Volume 3 Number 1 • Spring 2011

Meredith Sue Willis


Her blue, red, and yellow kaftan was splendid against the drab station house walls. She swooped the sleeves through the air, and her arresting officer winced at her raucous calls. A boy, also guarded by an officer and perhaps eleven years old, sat in the next row of chairs. Softly, he imitated the sounds she made, and his officer said, “Keep it down, kid, you're in enough trouble already.”

The officer at the desk frowned at the boy and at her too. Noise wasn't unusual in that place; but bright colors were, and also her plume of hair, pale with peroxide or age, shifting in the greenish fluorescence of institutional lights.

“What have I done?” she cried. “What What What?”

“Keep it down,” said her officer.

The boy's officer said, “That's a noisy one all right.”

“What?” she cried. “What? What?”

The officer at the desk gestured for her to come forward. She screamed, and the plume of hair shifted, one section overlapping the next like scales.

The boy said, “That lady's turning into a bird.”

The police ignored him and her too. Her arresting officer said, “She was standing on the corner yelling the same thing over and over.”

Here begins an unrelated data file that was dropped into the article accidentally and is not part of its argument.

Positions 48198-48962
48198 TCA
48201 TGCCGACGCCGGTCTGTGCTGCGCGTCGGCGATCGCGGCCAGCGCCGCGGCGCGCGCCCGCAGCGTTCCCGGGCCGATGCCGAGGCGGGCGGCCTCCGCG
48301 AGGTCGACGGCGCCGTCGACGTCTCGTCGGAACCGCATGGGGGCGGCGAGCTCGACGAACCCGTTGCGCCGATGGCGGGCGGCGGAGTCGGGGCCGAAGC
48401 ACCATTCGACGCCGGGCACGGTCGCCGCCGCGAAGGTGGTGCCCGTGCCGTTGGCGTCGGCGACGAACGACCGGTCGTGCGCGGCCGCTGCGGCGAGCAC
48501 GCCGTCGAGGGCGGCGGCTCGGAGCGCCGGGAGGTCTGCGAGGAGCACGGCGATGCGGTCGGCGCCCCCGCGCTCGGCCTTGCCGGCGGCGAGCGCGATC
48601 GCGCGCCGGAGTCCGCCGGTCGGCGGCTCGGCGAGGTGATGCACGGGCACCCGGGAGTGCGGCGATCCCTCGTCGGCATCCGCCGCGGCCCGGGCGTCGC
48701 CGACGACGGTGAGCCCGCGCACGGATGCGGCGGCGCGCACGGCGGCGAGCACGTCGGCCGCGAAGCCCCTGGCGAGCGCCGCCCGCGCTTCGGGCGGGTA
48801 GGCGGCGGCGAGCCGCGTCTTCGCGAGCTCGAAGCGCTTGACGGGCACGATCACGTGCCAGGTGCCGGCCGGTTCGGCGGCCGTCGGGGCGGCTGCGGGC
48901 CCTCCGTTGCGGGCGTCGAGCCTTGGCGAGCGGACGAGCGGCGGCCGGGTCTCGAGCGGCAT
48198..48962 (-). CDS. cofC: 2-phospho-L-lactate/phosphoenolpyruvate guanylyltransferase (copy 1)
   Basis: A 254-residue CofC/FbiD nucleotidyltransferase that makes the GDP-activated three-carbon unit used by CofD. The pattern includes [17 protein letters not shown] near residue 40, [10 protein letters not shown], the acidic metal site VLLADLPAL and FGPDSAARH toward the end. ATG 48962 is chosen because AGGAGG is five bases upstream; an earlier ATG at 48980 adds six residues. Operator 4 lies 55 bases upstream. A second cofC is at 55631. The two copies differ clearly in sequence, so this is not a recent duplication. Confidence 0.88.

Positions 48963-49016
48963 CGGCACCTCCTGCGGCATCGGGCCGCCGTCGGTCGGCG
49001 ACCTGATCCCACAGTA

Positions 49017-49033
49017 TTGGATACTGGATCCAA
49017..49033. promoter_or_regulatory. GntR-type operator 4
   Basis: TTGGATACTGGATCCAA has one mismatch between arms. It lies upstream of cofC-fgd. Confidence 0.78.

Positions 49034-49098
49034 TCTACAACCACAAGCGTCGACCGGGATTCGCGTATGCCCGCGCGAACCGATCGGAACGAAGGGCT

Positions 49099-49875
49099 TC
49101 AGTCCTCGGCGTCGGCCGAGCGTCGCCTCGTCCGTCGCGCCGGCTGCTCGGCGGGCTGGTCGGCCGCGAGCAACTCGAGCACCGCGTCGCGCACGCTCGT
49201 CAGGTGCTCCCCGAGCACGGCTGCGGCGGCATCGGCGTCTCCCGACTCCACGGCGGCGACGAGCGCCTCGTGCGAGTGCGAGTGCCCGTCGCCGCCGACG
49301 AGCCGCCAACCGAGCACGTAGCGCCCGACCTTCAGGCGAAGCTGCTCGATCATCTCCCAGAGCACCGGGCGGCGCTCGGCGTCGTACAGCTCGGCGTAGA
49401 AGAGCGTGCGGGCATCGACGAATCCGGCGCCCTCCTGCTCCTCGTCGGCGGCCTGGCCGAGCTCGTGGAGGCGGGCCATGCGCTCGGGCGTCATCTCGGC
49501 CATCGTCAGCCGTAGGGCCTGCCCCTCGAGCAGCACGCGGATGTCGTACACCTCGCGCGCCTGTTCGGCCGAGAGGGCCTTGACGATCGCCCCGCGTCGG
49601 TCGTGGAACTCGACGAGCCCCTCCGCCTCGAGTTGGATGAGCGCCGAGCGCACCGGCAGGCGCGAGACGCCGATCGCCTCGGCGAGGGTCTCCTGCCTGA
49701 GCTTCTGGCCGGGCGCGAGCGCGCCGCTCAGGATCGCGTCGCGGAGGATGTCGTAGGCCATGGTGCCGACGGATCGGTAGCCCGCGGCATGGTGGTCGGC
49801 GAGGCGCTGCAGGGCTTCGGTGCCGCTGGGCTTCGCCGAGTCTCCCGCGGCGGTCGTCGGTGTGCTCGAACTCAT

“On the corner!” she cried, her head bobbing in agitation not agreement. “On the corner!”

The officer at the desk said, “So, what do we have here? Psychiatric evaluation?”

“Oh man!” cried the boy. “She's really morphing!”

You had to look closely because at first she appeared to fill the same amount of space and to repeat the same things, but she was definitely becoming more compact, her wing feathers more splendid than the kaftan.

At last the officers were forced to look directly at the array of feathers, at the zygodactylic toes, two front and two back, marching back and forth on the chair next to the boy, her hooked yellow beak and leathery pink tongue.

The officers laid hands on their black leather holsters.

The boy cried, “It's you, Grandmother!”

And she lifted off shouting, “Out! Out!” protecting him from all trouble with her wings as she flew him to their home in the trees.

Meredith Sue Willis is a fiction and nonfiction writer. “Rescue” is part of a collection-in-progress called Feral Grandmothers. Her newest books, both published in 2010, are Out of the Mountains (Appalachian themed short stories from Ohio University Press) and Ten Strategies to Write Your Novel (Montemayor Press). Her web page is .